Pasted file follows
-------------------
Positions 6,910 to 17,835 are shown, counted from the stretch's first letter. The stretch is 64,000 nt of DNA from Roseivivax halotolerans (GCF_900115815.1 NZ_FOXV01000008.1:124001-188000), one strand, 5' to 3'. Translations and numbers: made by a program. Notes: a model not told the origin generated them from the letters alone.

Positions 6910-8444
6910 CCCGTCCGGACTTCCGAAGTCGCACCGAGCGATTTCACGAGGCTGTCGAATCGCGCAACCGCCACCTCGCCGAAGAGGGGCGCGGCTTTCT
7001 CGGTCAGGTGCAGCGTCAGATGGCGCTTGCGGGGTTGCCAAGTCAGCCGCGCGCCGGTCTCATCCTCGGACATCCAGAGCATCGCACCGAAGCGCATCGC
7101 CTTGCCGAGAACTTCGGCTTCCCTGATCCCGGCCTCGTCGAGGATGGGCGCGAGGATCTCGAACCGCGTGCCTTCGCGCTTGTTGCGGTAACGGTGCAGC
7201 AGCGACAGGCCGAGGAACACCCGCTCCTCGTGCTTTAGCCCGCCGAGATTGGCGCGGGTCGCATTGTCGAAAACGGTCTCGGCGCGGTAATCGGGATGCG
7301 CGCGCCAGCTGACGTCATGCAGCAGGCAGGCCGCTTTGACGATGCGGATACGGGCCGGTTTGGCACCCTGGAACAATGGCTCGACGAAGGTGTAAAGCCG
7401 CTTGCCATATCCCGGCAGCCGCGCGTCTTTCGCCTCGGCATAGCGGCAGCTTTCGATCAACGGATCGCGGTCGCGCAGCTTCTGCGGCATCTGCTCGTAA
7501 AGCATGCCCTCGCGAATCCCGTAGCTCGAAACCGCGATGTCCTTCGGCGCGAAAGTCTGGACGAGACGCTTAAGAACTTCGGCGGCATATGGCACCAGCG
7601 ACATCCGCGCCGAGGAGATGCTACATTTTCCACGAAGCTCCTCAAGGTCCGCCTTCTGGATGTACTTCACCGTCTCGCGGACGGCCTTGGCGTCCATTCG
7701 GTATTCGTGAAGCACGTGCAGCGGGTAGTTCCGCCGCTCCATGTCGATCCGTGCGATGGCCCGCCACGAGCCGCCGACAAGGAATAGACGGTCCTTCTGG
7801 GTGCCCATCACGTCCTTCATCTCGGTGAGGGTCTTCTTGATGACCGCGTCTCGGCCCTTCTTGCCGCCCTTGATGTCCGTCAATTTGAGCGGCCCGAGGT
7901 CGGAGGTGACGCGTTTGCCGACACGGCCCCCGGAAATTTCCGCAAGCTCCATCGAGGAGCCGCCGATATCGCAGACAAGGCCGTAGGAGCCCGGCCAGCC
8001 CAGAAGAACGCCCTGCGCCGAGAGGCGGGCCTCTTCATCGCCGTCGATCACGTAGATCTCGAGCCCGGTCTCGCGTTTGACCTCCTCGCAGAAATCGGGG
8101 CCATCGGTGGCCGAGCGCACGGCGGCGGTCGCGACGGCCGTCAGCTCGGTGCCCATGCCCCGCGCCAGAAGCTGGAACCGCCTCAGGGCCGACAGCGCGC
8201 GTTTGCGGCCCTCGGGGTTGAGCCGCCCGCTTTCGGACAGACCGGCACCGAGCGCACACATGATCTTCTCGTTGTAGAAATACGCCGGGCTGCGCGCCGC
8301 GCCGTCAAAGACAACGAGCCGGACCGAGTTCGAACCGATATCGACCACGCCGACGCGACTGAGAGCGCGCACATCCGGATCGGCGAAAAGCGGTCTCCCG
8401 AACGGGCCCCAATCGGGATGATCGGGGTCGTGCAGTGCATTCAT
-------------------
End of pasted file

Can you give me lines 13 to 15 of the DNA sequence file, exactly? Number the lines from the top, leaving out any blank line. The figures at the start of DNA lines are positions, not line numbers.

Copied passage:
7901 CGGAGGTGACGCGTTTGCCGACACGGCCCCCGGAAATTTCCGCAAGCTCCATCGAGGAGCCGCCGATATCGCAGACAAGGCCGTAGGAGCCCGGCCAGCC
8001 CAGAAGAACGCCCTGCGCCGAGAGGCGGGCCTCTTCATCGCCGTCGATCACGTAGATCTCGAGCCCGGTCTCGCGTTTGACCTCCTCGCAGAAATCGGGG
8101 CCATCGGTGGCCGAGCGCACGGCGGCGGTCGCGACGGCCGTCAGCTCGGTGCCCATGCCCCGCGCCAGAAGCTGGAACCGCCTCAGGGCCGACAGCGCGC